Cardinals hand starting job to rookie CB Williams, ready or not

Cardinals rookie cornerback Brandon Williams was a running back until his senior season at Texas A&M.

Jake Roth/Jake Roth-USA TODAY Sports

TEMPE, Ariz. — Rookie Brandon Williams is the starting cornerback for the Arizona Cardinals.

Playing opposite All-Pro Patrick Peterson, there will be a barrage of passes coming Williams’ way.

Is he ready?

"He’s the best we’ve got," coach Bruce Arians said after practice Wednesday, "so he better be."

It’s almost Williams’ job by default. Mike Jenkins tore an ACL and is out for the season. Justin Bethel has a bad foot. Marcus Cooper just got here.

So the Cardinals will stick with Williams, who has only been playing the position for a year or so.

"Of course it feels good," Williams said, "because ultimately I’m doing something right. But I’m not satisfied at all. I’ve got a lot of goals. My dream’s not complete."

Williams was a running back before he was switched to corner in his final season at Texas A&M.

While he has impressive athleticism, he gave up some big plays in the preseason.

Arians said Williams needs to learn to consistently turn around and look for the ball when he’s covering a receiver.

"Me running with a guy and then having to turn around and find the ball is something new to me," Williams said, "because as a running back I didn’t have to do that. So it’s something I’m working on and I feel like I’m getting good."

Williams faces some big-time talent in the Cardinals’ season opener Sunday night against the New England Patriots. Tom Brady won’t be there, but backup Jimmy Garoppolo has a host of talented receivers.

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"It all starts with the eyes," Williams said. "That’s a very good offense. They’ve got a lot of different things they do, a lot of personnel they do, so our eyes will be a big key in stopping those plays."

Williams said he’s learned there’s a whole different attitude in being a cornerback.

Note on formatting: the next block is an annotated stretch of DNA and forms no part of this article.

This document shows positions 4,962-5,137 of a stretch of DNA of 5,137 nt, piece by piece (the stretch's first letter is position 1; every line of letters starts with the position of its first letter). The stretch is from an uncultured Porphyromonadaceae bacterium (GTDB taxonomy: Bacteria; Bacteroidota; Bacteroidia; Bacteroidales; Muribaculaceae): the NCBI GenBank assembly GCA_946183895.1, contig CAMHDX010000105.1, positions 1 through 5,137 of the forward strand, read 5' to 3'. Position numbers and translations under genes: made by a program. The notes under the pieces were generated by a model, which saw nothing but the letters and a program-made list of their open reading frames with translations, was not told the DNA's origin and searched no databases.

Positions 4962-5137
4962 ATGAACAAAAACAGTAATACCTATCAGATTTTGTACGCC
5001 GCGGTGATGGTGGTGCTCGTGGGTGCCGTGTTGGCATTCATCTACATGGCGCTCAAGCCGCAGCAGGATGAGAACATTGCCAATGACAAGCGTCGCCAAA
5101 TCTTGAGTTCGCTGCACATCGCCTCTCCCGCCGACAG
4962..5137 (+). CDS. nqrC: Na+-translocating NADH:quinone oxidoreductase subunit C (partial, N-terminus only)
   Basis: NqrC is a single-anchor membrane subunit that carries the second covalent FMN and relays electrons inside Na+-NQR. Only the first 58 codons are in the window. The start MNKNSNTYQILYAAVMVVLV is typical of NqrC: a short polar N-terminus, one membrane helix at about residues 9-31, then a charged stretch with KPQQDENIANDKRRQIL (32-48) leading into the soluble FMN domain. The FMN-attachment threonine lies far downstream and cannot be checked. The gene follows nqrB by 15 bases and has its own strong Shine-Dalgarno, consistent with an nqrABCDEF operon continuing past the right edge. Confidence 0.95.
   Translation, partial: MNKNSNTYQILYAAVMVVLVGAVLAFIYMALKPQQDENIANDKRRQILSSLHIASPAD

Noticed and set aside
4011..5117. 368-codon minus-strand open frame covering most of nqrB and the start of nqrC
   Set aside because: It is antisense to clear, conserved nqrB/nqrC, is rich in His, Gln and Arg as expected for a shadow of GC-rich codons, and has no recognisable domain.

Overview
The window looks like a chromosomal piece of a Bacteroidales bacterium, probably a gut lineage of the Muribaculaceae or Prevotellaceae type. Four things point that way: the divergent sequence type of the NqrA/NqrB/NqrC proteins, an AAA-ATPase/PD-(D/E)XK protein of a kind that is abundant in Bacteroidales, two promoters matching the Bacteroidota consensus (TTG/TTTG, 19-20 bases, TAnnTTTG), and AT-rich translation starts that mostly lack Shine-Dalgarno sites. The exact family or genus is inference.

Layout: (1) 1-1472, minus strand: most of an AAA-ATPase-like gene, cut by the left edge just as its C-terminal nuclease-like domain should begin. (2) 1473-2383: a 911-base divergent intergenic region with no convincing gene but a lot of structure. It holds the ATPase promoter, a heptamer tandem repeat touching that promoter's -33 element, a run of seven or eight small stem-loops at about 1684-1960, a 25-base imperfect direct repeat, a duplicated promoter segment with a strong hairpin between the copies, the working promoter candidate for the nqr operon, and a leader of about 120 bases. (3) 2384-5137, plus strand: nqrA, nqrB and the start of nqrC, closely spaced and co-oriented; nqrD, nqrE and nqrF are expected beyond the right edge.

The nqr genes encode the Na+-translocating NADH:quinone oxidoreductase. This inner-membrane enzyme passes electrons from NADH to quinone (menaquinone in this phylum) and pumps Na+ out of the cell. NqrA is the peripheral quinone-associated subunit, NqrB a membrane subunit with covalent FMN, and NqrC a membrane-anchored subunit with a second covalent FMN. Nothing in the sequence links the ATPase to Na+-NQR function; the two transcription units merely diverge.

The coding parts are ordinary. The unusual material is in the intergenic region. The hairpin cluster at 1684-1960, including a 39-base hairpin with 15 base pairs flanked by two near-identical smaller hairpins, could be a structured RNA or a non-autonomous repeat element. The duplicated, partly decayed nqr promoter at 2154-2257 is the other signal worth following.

"Being relaxed," he said. "Running back is more of an attack position, more of `I’m going to go get it,’ as a cornerback is more relaxed and a `let the game come to you’ position."

Expect Williams to get some help.

Arians said Peterson won’t stick with one receiver the whole game, as he often does when the opponent has an obvious No. 1 target.

"He’ll be in a bunch of different places," Arians said. "There’s not a guy that he’s going to mirror all the time."

The help will come often, not just when only Arizona’s defensive front is rushing the passer.

"We can help him even when we’re doing everything else," Arians said, "other than blitzing everybody and he won’t have to cover him very long if we’re blitzing everybody."

Arians said Bethel, a three-time Pro Bowl selection on special teams, hasn’t practiced enough to start at cornerback.

Bethel was supposed to challenge Williams for the job. But his foot never responded fully from offseason surgery and he knows he will have to play in pain through the season.

"If I was a normal person I could just sit around and let it heal up," Bethel said.

He acknowledged that the pain slows him down.

"Yeah, you can feel it," Bethel said. "I try not to think about it but obviously it’s there. It’s not like something I can tape up and get around. It’s not a shoulder, it’s not an arm, it’s my foot and I have to be on my feet."

Bethel will play, Arians said. So will Cooper, acquired this week in a trade with Kansas City.

But at the start, the job goes to the rookie.

"I never thought it would happen," he said. "Not saying I doubted myself or anything. I just never looked this far ahead. I was just taking it day by day, but now it’s on me and I’m very excited about it."